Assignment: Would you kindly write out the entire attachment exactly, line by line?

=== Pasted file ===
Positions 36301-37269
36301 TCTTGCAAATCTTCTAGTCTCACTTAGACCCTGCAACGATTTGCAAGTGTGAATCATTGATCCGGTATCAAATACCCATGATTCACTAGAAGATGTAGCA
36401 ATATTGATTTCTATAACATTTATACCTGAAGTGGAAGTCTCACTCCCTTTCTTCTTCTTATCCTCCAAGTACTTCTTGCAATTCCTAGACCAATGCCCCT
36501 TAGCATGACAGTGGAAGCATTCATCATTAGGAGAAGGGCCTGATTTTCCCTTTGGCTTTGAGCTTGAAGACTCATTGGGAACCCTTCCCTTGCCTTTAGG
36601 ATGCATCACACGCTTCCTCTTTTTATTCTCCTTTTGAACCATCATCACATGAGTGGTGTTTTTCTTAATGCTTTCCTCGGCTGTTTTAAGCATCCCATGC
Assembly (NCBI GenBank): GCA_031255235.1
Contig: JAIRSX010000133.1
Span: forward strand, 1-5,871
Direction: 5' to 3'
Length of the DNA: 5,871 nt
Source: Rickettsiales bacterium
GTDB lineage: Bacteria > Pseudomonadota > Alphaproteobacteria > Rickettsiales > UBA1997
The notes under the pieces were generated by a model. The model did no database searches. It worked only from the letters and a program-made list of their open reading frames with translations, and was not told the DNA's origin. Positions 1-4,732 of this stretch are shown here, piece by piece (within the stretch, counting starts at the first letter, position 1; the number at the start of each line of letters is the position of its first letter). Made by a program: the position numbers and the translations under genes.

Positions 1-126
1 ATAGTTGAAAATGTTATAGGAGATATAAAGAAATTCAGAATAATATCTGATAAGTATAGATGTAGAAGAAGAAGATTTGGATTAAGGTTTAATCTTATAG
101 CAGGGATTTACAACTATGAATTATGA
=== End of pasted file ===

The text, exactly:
Positions 36301-37269
36301 TCTTGCAAATCTTCTAGTCTCACTTAGACCCTGCAACGATTTGCAAGTGTGAATCATTGATCCGGTATCAAATACCCATGATTCACTAGAAGATGTAGCA
36401 ATATTGATTTCTATAACATTTATACCTGAAGTGGAAGTCTCACTCCCTTTCTTCTTCTTATCCTCCAAGTACTTCTTGCAATTCCTAGACCAATGCCCCT
36501 TAGCATGACAGTGGAAGCATTCATCATTAGGAGAAGGGCCTGATTTTCCCTTTGGCTTTGAGCTTGAAGACTCATTGGGAACCCTTCCCTTGCCTTTAGG
36601 ATGCATCACACGCTTCCTCTTTTTATTCTCCTTTTGAACCATCATCACATGAGTGGTGTTTTTCTTAATGCTTTCCTCGGCTGTTTTAAGCATCCCATGC
Assembly (NCBI GenBank): GCA_031255235.1
Contig: JAIRSX010000133.1
Span: forward strand, 1-5,871
Direction: 5' to 3'
Length of the DNA: 5,871 nt
Source: Rickettsiales bacterium
GTDB lineage: Bacteria > Pseudomonadota > Alphaproteobacteria > Rickettsiales > UBA1997
The notes under the pieces were generated by a model. The model did no database searches. It worked only from the letters and a program-made list of their open reading frames with translations, and was not told the DNA's origin. Positions 1-4,732 of this stretch are shown here, piece by piece (within the stretch, counting starts at the first letter, position 1; the number at the start of each line of letters is the position of its first letter). Made by a program: the position numbers and the translations under genes.

Positions 1-126
1 ATAGTTGAAAATGTTATAGGAGATATAAAGAAATTCAGAATAATATCTGATAAGTATAGATGTAGAAGAAGAAGATTTGGATTAAGGTTTAATCTTATAG
101 CAGGGATTTACAACTATGAATTATGA